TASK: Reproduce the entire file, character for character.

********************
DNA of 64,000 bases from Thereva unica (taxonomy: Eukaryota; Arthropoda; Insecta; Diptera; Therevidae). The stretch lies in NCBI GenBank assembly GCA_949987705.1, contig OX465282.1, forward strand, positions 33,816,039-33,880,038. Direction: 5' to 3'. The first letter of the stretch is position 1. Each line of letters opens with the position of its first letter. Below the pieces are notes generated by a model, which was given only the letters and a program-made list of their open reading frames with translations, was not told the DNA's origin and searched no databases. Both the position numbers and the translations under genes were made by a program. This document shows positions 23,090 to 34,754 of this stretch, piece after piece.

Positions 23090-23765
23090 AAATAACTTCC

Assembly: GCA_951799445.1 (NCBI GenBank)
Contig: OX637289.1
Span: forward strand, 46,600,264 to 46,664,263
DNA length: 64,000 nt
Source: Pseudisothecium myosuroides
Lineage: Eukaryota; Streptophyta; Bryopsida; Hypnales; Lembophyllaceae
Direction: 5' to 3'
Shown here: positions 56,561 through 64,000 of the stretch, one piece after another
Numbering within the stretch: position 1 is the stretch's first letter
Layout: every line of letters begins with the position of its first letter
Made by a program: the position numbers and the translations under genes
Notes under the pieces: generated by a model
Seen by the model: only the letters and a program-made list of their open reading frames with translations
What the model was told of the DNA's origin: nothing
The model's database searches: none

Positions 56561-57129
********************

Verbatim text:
DNA of 64,000 bases from Thereva unica (taxonomy: Eukaryota; Arthropoda; Insecta; Diptera; Therevidae). The stretch lies in NCBI GenBank assembly GCA_949987705.1, contig OX465282.1, forward strand, positions 33,816,039-33,880,038. Direction: 5' to 3'. The first letter of the stretch is position 1. Each line of letters opens with the position of its first letter. Below the pieces are notes generated by a model, which was given only the letters and a program-made list of their open reading frames with translations, was not told the DNA's origin and searched no databases. Both the position numbers and the translations under genes were made by a program. This document shows positions 23,090 to 34,754 of this stretch, piece after piece.

Positions 23090-23765
23090 AAATAACTTCC

Assembly: GCA_951799445.1 (NCBI GenBank)
Contig: OX637289.1
Span: forward strand, 46,600,264 to 46,664,263
DNA length: 64,000 nt
Source: Pseudisothecium myosuroides
Lineage: Eukaryota; Streptophyta; Bryopsida; Hypnales; Lembophyllaceae
Direction: 5' to 3'
Shown here: positions 56,561 through 64,000 of the stretch, one piece after another
Numbering within the stretch: position 1 is the stretch's first letter
Layout: every line of letters begins with the position of its first letter
Made by a program: the position numbers and the translations under genes
Notes under the pieces: generated by a model
Seen by the model: only the letters and a program-made list of their open reading frames with translations
What the model was told of the DNA's origin: nothing
The model's database searches: none

Positions 56561-57129